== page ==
excavator of Knossos, Crete, and preeminent scholar of the Cretan Bronze Age. The son of antiquarian-industrialist Sir John Evans, Arthur was educated at Harrow and Brasenose College, Oxford, where he read history and graduated In 1874. He became involved in Balkan politics as a correspondent for the Manchester Guardian. As a champion of the Slavic independence movement, Evans carried out archaeological researches, later published in his “Antiquarian Researches in Illyricum” In 1885–1886. He became keeper of the Ashmolean Museum, Oxford, In 1884.

Evans's involvement with Crete began In 1894 when he traveled the island in search of seal stones bearing “pre-Phoenician” script, which he published in the Journal of Hellenic Studies (1894, 1897); the journeys are recorded in letters to The Academy. During this time he identified remains of the “Minoan” civilization suspected to be earlier than the Mycenaeans of Greece and bought the tell called Tou Tseleve he Kephala (the headland or bluff of the local Turkish landowner) near the classical Greek and Roman remains of Knossos, where others had found traces of pre-Hellenic antiquities. He excavated at a number of sites in the Knossos valley during large-scale intensive campaigns from 1900 to 1905. Evans concentrated his efforts, however, on the tell that had covered the successive phases of the complex architectural remains called the “Palace of Minos” after the legendary ruler of Crete. Detailed preliminary reports on the palace appeared in the Annual of the British School at Athens (7–11 [1901–1905]), and final reports on late cemetery sites in the region were published in Archaeologia In 1905.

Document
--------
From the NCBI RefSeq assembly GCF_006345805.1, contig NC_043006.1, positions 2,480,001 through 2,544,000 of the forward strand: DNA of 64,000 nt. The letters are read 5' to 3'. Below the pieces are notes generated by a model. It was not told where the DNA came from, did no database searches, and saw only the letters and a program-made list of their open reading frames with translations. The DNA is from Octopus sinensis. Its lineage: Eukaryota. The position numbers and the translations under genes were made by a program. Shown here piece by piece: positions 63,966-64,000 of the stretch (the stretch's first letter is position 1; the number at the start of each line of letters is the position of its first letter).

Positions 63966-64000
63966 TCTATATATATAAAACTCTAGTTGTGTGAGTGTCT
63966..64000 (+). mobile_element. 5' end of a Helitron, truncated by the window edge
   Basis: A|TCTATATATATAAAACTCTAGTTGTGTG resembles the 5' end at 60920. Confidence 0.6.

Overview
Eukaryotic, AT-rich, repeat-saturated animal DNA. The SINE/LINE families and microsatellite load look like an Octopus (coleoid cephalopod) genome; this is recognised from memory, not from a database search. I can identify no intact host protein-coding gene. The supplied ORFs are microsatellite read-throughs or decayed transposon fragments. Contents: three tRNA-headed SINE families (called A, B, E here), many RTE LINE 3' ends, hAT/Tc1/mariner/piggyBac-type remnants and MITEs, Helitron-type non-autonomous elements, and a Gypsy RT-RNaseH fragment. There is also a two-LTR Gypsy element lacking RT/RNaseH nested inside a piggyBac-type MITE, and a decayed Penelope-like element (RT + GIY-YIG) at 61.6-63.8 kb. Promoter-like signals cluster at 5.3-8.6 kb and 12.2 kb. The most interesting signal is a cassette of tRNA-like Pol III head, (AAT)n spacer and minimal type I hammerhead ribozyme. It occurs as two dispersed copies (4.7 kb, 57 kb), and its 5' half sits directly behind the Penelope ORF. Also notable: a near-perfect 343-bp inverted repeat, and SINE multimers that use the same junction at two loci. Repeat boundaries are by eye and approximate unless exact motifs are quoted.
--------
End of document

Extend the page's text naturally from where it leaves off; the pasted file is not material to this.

The stratigraphy at Knossos formed the basis for Evans's proposed tripartite relative chronological sequence for the Cretan Bronze Age, which he called Early, Middle, and Late Minoan with further tripartite subdivisions. His Minoan scheme was adapted for the neighboring Cycladic islands and Greek mainland and remains the most useful relative chronology for the Aegean Bronze in the absence of absolute dates.

Evans's re-creation of the Bronze Age Cretans, whom he called “Minoans,” is set out in the rambling chapters of The Palace of Minos, published in four volumes between 1921 and 1935. Initially conceived as the final report on his work at Knossos, it became a widely ranging synthesis of archaeological research in the Aegean and the leading role Evans felt the Minoans to have played. There can be little doubt that Evans was very intuitive, but his preoccupation with associating the early Cretans with the later Greeks and thus modern Europeans led to the frequent use of Greek myths as possible explanations for the early Cretan iconography without full consideration of Near Eastern and Anatolian possibilities. Nonetheless, The Palace of Minos remains the most influential and basic source for students of the Aegean Bronze Age.

The first biography of Evans, Time and Chance: The Story of Arthur Evans and his Forebears, was published by his half-sister, Joan Evans, In 1943; a second, The Find of a Lifetime: Sir Arthur Evans and the Discovery of Knossos, by Sylvia Horwitz appeared In 1981. Neither was critical of Evans's work.

[See also Aegean Islands; Minoans.]


  • Evans, Arthur. “Antiquarian Researches in Illyricum, I–II and III–IV.” Archaeologia 48 (1885): 1–105, 49 (1886): 1–167.
  • Evans, Arthur. Cretan Pictographs and Prae-Phoenician Script. London, 1895.
  • Evans, Arthur. The Prehistoric Tombs of Knossos. London, 1906.
  • Evans, Arthur. The Palace of Minos. 4 vols. in 6. London, 1921–1935.
  • Evans, Joan. Time and Chance: The Story of Arthur Evans and His Forebears. London, 1943.
  • Horwitz, Sylvia. The Find of a Lifetime: Sir Arthur Evans and the Discovery of Knossos. London, 1981.

J. Alexander MacGillivray